In Service 1969
1998
1966
1995
1973
1998
Yield Around
 10 -15 kilotons
Around 400 kilotons  Around 
300-350
kilotons
Weight 600lb 950lb 950lb
Length 112 inches 133 inches 133 inches

Between 1966 and 1998 most RAF strike aircraft were capable of delivering
 all variants of the WE177.

The weapon had a number of release options including :

 Water Lay Down  
 This was used against enemy submarines.

Low Level Release 
Where the delivery aircraft would drop the bomb whilst flying at low level. Parachutes would retard the decent of the bomb to allow the aircraft enough time to leave the blast area

High Level Release 
 This method of delivery allowed the aircraft crew to select whether the bomb exploded on the ground or in the air above a target.

Toss Realise
This method of delivery was similar to high level release in as much as the manner in which the bomb exploded could be controlled by the air crew. This was used if an enemy had good defences which would have detected a high-flying intruder aircraft.

The crew of the delivery aircraft were able to set the WE177 to ground-burst or air-burst, thus allowing greater tactical options to the commander-in-chief should the weapon need to be deployed.

With an overall in-service life of 32 years the WE177 was the longest serving of all the UK's nuclear weapons.

On 21st April 1998, the final operational loading of WE177 took place at RAF Marham. Shortly after this, the RAF withdrew the WE177 from service.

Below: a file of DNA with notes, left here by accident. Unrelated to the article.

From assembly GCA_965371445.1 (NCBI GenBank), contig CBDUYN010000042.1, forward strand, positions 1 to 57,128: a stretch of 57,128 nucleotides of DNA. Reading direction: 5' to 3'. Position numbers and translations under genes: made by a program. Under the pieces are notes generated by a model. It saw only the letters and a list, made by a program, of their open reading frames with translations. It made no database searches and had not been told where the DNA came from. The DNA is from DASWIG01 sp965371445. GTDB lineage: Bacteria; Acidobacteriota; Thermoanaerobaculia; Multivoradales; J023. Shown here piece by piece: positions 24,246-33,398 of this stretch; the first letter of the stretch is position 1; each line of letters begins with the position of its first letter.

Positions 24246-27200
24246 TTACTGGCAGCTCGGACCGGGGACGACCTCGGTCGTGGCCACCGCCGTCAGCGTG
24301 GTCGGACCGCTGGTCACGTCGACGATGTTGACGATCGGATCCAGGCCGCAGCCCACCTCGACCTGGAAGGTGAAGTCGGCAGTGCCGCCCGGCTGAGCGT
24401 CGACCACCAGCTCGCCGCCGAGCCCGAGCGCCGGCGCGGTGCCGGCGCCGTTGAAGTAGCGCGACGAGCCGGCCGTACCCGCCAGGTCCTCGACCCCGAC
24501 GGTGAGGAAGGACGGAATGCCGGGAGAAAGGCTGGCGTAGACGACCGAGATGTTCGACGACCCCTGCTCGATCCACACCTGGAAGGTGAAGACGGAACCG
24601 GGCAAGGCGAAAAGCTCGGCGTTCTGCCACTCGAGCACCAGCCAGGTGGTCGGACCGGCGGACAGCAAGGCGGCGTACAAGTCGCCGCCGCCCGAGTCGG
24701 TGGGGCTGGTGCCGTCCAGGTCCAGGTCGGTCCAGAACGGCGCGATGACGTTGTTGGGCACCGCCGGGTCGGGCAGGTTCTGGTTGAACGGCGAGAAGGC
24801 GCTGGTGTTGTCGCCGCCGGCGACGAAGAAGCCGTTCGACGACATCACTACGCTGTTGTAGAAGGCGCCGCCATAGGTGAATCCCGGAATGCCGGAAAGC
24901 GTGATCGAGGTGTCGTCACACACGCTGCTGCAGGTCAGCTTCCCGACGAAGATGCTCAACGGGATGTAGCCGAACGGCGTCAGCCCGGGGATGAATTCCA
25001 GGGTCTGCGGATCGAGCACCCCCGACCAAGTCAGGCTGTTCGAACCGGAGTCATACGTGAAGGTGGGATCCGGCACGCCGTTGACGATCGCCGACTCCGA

Since this point the RAF has become a non-nuclear force.

 

click to return to top of page

Iron Bombs


Close up of a 1000lb iron bomb


21 1000lb bombs displayed at RAF Museum Hendon


Racks used to hold the iron bombs whilst in flight

Although the Vulcan was capable of delivering a thermonuclear payload, it was also able to carry conventional bombs in its huge bomb bay.

Twenty-One 1000lb bombs could be carried at any time.

High Explosive Iron Bombs were the only weapons used in "anger" by the Vulcan.
We should be glad that the V -force was never asked to deliver its nuclear payload.

click to return to top of page

 

Air Frame ListArmamentBlack BuckChanging RolesCrewDedication
Display FlightFAQ'sForumGoose BayImage MapMemories
SquadronsSurvivorsTech SpecsV ForceVulcan ClubsVulcan History

ArsenalsEffectsGlossaryHow They WorkNuke FactsUK Weapons
BunkersNuke FAQ'sHistoryDamageP and SDelivery

Home Page

 

 

 

 

 

                                          

Send mail to info@mongsoft.co.uk with questions or comments about this web site.
Copyright 2008 Grumpy Cat Web Page Design
Last modified: 27-Apr-2008 11:00